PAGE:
Great-grandad took own life after he 'couldn't cope' with toddler's death, family say

By Kit Roberts

A great-grandfather took his own life after struggling with the tragedy of a little girl’s death, his heartbroken family say.

Peter Nicklin, 79, “couldn’t cope” since Harper-Lee, 2, passed away in May from injuries she suffered after swallowing a button battery.

Now, Peter’s son, Harper-Lee’s grandad Darren Nicklin, said his father just wasn’t himself after the toddler’s death, adding there had been a big change in him.

He had been unable to attend her funeral, telling his family it “would finish him off”, Stoke-on-Trent Live reports.

“He loved life. He loved it,” said Darren. “We never thought he’d have it in him.

“You saw the change in him. He went from happy-go-lucky, one of the lads, to he just wasn’t himself. We can’t believe he’s done it.

Peter Nicklin, left, died aged 79 (Stoke Sentinel/Submitted)

“He just changed when our Harper passed. He couldn’t cope with it.

“People that age, they can’t cope with losing youngsters, they can’t cope. The day after he said ‘why didn’t they take me instead of her?’ He just couldn’t cope with it.

“We were getting a bit of normality, focusing. He just wouldn’t talk about it. I think he bottled everything up. We’re devastated.

“I think he was thinking about it all the time. He stopped going down to the allotment. He was just sitting in the house.

“I think it just kept running through his head.”

Peter died on August 15 at his home in Ogden Road, Hanley, just over a week short of three months after Harper-Lee died.

An inquest has now been opened into his death. Friday's hearing heard he had been found hanged.

Born in Stoke-on-Trent, Peter left school and went on to do a variety of jobs, including working for bricklayers and on the motorways.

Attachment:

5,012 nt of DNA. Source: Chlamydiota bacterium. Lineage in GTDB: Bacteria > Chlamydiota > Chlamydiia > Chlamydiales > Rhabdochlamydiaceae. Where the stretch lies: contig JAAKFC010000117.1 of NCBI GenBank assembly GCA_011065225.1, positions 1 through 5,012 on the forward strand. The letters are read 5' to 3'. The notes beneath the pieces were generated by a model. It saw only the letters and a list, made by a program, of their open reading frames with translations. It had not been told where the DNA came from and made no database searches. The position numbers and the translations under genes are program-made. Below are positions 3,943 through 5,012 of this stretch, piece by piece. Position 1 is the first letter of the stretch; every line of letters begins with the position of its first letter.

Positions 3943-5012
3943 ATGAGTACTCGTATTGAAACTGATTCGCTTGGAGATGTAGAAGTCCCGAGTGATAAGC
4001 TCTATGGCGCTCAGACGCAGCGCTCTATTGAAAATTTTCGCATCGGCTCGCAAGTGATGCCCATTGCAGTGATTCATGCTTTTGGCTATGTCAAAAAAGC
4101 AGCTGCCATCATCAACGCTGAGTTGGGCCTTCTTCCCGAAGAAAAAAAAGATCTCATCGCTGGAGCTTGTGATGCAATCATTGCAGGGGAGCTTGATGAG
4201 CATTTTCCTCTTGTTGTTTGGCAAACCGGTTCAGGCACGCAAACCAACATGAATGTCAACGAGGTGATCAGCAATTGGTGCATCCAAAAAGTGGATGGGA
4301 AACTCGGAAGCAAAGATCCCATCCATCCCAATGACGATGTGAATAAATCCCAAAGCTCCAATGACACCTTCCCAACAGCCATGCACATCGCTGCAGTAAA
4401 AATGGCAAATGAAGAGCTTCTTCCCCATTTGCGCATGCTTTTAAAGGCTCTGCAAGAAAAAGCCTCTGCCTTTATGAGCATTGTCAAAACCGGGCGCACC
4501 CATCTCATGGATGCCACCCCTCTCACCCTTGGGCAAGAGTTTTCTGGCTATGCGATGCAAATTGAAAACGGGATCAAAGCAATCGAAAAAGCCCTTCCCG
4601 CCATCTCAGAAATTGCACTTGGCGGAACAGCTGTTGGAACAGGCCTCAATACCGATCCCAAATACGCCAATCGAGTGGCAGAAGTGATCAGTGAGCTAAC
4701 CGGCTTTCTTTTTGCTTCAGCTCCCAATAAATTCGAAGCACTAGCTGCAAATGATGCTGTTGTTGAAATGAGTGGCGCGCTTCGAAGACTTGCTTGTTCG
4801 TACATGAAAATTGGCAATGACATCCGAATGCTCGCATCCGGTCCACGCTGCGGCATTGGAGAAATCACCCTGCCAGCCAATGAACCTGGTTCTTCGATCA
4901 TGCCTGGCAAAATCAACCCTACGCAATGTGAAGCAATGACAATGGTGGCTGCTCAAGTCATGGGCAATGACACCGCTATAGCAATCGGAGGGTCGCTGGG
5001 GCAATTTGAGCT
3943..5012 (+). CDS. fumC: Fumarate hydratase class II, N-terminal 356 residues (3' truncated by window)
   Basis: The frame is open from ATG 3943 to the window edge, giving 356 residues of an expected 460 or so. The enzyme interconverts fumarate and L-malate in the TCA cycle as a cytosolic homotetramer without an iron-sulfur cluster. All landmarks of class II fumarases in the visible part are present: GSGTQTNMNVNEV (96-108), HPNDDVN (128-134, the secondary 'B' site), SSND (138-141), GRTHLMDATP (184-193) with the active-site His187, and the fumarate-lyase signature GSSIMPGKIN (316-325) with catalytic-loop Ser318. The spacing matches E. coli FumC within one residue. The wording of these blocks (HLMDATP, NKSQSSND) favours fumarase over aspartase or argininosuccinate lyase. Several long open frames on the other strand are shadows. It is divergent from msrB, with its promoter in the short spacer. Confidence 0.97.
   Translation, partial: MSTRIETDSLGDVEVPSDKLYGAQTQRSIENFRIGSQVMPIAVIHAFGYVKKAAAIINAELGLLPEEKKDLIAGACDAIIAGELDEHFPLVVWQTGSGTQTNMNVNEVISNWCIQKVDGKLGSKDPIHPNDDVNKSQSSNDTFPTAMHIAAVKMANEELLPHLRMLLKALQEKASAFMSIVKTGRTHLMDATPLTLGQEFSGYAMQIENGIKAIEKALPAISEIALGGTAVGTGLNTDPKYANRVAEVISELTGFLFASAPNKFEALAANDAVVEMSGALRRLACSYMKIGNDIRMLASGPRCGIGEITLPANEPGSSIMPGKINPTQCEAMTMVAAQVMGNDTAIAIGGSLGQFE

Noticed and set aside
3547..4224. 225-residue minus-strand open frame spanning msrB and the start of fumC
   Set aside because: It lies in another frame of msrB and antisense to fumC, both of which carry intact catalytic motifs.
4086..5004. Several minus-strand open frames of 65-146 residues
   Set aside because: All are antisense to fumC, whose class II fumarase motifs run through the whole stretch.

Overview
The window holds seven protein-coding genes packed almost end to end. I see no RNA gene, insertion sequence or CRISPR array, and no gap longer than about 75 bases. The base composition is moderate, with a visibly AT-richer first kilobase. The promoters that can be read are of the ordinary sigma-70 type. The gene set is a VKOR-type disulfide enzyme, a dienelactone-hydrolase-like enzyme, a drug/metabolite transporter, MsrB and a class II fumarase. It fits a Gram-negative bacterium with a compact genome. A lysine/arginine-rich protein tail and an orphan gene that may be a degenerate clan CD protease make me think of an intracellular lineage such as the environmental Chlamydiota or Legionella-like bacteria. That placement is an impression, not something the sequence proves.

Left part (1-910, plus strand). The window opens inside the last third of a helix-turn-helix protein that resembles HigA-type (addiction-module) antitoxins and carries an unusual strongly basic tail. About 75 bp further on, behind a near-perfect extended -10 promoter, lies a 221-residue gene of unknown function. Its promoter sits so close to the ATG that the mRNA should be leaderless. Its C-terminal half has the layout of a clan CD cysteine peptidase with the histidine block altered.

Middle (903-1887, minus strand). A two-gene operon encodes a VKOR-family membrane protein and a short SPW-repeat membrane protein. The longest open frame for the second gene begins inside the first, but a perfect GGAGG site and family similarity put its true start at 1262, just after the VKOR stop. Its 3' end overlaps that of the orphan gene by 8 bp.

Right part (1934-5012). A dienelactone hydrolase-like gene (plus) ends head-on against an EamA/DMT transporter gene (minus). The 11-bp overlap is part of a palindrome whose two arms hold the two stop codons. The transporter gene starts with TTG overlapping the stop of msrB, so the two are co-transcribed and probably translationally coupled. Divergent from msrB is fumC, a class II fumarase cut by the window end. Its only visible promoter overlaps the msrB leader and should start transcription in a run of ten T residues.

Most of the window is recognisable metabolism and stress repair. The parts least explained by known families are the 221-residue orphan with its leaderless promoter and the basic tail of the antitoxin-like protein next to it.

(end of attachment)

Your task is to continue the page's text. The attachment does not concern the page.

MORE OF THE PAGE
Peter Nicklin was described as 'happy go lucky' (Stoke Sentinel/Submitted)

He was a family man, who was deeply proud of his three children Darren, Carl, and Claire, as well as his wife Pauline, who he survived.

Described by Darren as ‘happy-go-lucky’, Peter was well known around Hanley at the Wetherspoons and the Coachmaker’s, where he once met Gordon Banks when the famous footballer came in to support the pub.

“He loved all his grandkids. He was very family oriented my dad,” said Darren.

“He mellowed as he got older, especially with the grandkids, because we had a fairly strict upbringing, but he mellowed over the years.

“He was one of the lads. A hard worker. They knew him round Hanley as ‘The Beard’ because he’d got a big beard.

A button battery (File image) (Stoke Sentinel)

“He was a character. He was well known up Hanley in the Coachmaker's and Wetherspoons.”

In his later years, Peter was passionate about his allotment, having a patch on the site near Joiners Square where he could often be found attending to the wide variety of fruit and veg he would grow.

“If we could have got him a bed down there he’d have stayed down there at night I think,” said Darren.

“The allotment was his life. He’s had that 10 years. He loved his allotment.

“Everybody had veg off him. Taters, carrots, green beans, peas, tomatoes, cucumbers, lettuce cauliflowers. If it was veg he’d grow it. He loved it.

“He used to always get second place, and he used to always say ‘same every year, I’ll get first next time’, and he never got there.”

Since Harper-Lee’s tragic death, her mum Stacey, along with StokeonTrentLive, The Sentinel and local MP Jo Gideon, have been campaigning for new laws to protect children from the dangers of button batteries.

Earlier in the summer Mrs Gideon introduced a Bill in the Commons, dubbed ‘Harper-Lee’s Law’, which is due to be debated later in the year.

Prime Minister Boris Johnson and Leader of the Commons Jacob Rees-Mogg have both sent their condolences to Harper-Lee’s family, while more than 5,000 people have signed a petition urging the government to take action to help prevent future deaths from button batteries.

The petition can be viewed here.

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